Zoe Dell Nutter inspires Wright State dance students

Mrs. Nutter (left) with scholarship recipient, sophomore, Jacob Shade (right)

By Jim Hannah


As 102-year-old Zoe Dell Nutter watched the leotard-clad Wright State University dance majors go through their paces, Nutter’s days of dancing with the San Francisco Ballet bubbled to the surface of her memory.

And as the 25 students thronged around Nutter following the class at the Creative Arts Center, they peppered her with questions about those days.

“I’m glad I had a chance to do it,” she said after applauding the students’ performance in class. “All I think I can tell you is it’s worth it.”

Nutter, a dancer and a model, later became a commercial pilot and philanthropist. Her appearance at the Intermediate Ballet class on Nov. 9 coincided with an announcement that she has established the Zoe Dell Lantis Nutter Dance Scholarship, an endowed scholarship that promises to help fund the future education of Wright State dance students indefinitely.

“She still has an extreme passion for dance and is supporting what we all do here at Wright State,” said Jennifer Buckwalter, assistant dean for community and student engagement at the College of Liberal Arts. “We’re very thankful for her and her generosity.”

Buckwalter showed the students a pair of pink ballet slippers, softened and frayed from use. The slippers, displayed in a small glass case, had been worn by Nutter during her days with the San Francisco Ballet.

“If these shoes could talk,” said Buckwalter.

Nutter grew up in Medford, Oregon, and after high school moved to San Francisco, where she danced for the ballet from 1937 to 1940. In 1939, aviation executives approached her about promoting commercial aviation at the Golden Gate International Exposition.

At age 20, she was featured in a 1939 LIFE magazine article about the exposition, when she was dubbed the most photographed woman in the world. She served as official hostess of the exposition and would fly 100,000 passenger miles to meet mayors and governors around the nation demonstrating the safety and comforts of air travel.

After a short film career with Paramount Pictures, Nutter joined the United Service Organizations to entertain troops during World War II. When surgery ended her dancing career, she got her pilot’s license and would log over 2,000 flight hours, earning commercial, instrument, and multi-engine ratings.

In the early 1960s, she took a job with Piper Aircraft, Inc., one of the main manufacturers of private airplanes. President William T. Piper, known as the Henry Ford of aviation for making inexpensive, simple-to-operate aircraft, wanted her to be his spokesperson for general aviation, as she had been for commercial aviation.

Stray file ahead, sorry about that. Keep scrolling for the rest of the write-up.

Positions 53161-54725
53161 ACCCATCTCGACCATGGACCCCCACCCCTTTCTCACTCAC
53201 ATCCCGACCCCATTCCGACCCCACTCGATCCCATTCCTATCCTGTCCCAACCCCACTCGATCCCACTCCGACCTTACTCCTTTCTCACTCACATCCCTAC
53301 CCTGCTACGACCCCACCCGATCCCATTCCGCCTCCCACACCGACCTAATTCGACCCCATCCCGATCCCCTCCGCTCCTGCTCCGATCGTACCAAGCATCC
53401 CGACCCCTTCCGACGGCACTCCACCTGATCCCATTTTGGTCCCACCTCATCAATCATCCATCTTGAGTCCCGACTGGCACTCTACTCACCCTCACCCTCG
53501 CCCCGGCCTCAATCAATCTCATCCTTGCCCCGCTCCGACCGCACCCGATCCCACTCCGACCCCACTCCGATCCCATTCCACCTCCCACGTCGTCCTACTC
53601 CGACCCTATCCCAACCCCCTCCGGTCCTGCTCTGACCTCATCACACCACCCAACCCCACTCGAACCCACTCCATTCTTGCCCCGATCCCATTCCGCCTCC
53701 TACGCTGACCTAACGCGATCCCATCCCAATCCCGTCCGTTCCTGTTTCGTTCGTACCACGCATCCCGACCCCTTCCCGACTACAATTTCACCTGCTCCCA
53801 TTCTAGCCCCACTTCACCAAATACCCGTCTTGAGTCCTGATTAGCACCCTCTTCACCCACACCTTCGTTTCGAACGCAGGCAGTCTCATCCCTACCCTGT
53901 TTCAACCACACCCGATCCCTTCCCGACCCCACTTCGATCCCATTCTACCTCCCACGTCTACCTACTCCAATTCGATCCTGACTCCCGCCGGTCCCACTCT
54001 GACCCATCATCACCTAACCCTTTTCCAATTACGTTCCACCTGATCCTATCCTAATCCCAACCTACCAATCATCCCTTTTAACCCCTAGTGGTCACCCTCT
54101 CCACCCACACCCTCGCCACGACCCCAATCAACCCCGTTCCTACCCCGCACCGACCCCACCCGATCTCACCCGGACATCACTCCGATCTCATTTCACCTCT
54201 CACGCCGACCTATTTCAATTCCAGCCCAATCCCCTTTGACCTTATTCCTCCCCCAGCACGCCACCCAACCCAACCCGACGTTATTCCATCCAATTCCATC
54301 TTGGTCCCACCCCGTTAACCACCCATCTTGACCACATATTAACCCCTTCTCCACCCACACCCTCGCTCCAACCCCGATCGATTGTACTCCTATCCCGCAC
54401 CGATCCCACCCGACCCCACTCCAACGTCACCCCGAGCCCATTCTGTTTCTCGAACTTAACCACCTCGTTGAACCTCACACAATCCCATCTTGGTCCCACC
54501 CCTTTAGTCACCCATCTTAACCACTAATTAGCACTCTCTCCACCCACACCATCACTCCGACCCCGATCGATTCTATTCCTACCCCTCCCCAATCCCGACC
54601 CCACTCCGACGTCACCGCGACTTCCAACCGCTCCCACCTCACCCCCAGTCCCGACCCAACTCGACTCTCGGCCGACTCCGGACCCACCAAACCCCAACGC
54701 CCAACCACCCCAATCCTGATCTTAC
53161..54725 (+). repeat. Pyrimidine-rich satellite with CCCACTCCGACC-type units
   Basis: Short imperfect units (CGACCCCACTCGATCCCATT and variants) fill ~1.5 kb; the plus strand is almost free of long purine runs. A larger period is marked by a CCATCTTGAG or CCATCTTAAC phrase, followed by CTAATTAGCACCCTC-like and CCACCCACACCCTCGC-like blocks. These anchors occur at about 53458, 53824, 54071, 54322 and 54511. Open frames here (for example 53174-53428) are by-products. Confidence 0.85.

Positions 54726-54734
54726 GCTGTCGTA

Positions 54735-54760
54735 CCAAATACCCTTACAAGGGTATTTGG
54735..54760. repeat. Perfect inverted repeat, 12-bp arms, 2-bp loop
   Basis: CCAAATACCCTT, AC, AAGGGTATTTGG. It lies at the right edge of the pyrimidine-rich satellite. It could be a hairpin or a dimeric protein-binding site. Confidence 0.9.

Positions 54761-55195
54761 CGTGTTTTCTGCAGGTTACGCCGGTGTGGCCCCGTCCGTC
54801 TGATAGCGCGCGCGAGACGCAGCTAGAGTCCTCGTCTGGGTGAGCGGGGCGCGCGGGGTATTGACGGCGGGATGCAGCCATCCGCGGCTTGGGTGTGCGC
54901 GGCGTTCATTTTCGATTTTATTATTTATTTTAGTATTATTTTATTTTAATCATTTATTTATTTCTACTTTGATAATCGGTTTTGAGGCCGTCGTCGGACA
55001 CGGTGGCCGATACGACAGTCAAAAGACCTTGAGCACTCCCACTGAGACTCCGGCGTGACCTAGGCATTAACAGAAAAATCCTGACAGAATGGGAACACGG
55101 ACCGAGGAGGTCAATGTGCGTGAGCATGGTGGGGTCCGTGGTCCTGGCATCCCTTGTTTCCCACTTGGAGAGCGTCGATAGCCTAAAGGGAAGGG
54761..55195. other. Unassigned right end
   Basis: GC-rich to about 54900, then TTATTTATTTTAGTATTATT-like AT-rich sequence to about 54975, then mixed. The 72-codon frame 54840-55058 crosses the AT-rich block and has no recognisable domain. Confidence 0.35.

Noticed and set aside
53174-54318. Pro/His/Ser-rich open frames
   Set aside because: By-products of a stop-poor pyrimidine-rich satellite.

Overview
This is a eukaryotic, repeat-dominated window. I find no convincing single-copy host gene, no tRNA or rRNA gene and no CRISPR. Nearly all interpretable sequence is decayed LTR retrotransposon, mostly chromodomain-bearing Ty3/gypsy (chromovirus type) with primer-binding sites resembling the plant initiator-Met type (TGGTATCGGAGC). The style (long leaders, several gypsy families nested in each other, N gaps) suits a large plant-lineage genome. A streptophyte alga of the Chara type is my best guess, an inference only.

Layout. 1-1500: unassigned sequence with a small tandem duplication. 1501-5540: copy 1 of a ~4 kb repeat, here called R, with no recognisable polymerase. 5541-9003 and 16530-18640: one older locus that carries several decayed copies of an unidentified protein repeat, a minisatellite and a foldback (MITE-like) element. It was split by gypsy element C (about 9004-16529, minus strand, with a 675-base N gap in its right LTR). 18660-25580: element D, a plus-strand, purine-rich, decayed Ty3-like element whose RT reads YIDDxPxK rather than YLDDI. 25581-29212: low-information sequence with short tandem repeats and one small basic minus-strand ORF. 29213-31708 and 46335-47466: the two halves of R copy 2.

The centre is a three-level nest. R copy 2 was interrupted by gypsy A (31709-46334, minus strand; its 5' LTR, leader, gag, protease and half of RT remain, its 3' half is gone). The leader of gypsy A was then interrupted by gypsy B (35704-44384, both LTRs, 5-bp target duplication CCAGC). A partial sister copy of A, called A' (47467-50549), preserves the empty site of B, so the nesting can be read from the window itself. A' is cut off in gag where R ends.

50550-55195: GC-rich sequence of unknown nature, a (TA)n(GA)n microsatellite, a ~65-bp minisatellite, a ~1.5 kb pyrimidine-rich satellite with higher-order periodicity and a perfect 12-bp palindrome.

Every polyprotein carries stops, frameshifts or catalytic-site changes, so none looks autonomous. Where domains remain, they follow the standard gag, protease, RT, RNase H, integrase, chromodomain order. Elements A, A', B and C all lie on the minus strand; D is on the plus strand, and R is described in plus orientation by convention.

She demonstrated aircraft and sold flight training for Piper’s subsidiary Monarch Aviation, which operated a base and flight school in Monterey, California. Her work helped improve flight safety and train the increasing numbers of private pilots. In addition, she helped found the local chapter of the Ninety-Nines, the Organization of Licensed Women Pilots.

When Piper needed a new trainer plane, she flew to Dayton, Ohio, to evaluate a new aircraft. She was assisted in Dayton by Ervin J. Nutter, who built parts for the plane as chief executive and president of Elano Corp., which made tubing and engine components. The couple would marry in 1965.

“Mrs. Nutter is an inspiration to our dance majors,” said Gina Walther, associate professor of dance. “This scholarship is so special because it is dedicated to them.”

The first recipient of the Nutter scholarship will be sophomore dance student Jacob Shade of Lebanon, Ohio. Shade began dancing at age 13, taking a recreational dance class at the urging of a friend. He later attended the Butler Tech career center in Hamilton, which had a dance program. He came to Wright State intending to major in English, but attended a dance audition and got a scholarship.

Last summer, Shade and fellow dance major Jaelyn Blake were selected to receive a full scholarship to attend a two-week summer “intensive” in Los Angeles run by Dwight Rhoden, an internationally acclaimed dancer and one of the most sought-after choreographers in the business.

A native of Dayton who began dancing at age 17, Rhoden has performed with Dayton Contemporary Dance Company (DCDC), Les Ballet Jazz De Montreal, and as a principal dancer with Alvin Ailey American Dance Theater. His work has been presented in more than 20 countries, filling some of the most prestigious theaters around the globe.

“It’s very prestigious,” said Walther. “What I think is so special about his choreography is that it really marries form and feeling. His work is technically probably the most challenging you will ever do or have ever done, but it also has great heart and feeling to it. I think it will help their dancing in all of the classes.”

After graduating, Shade would like to be part of a dance company and eventually teach choreography. He said the Nutter scholarship reaffirms his hard work and inspires him to keep working to reach his dreams.


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Reach DCP freelance writer Jim Hannah at ContactUs@DaytonCityPaper.com

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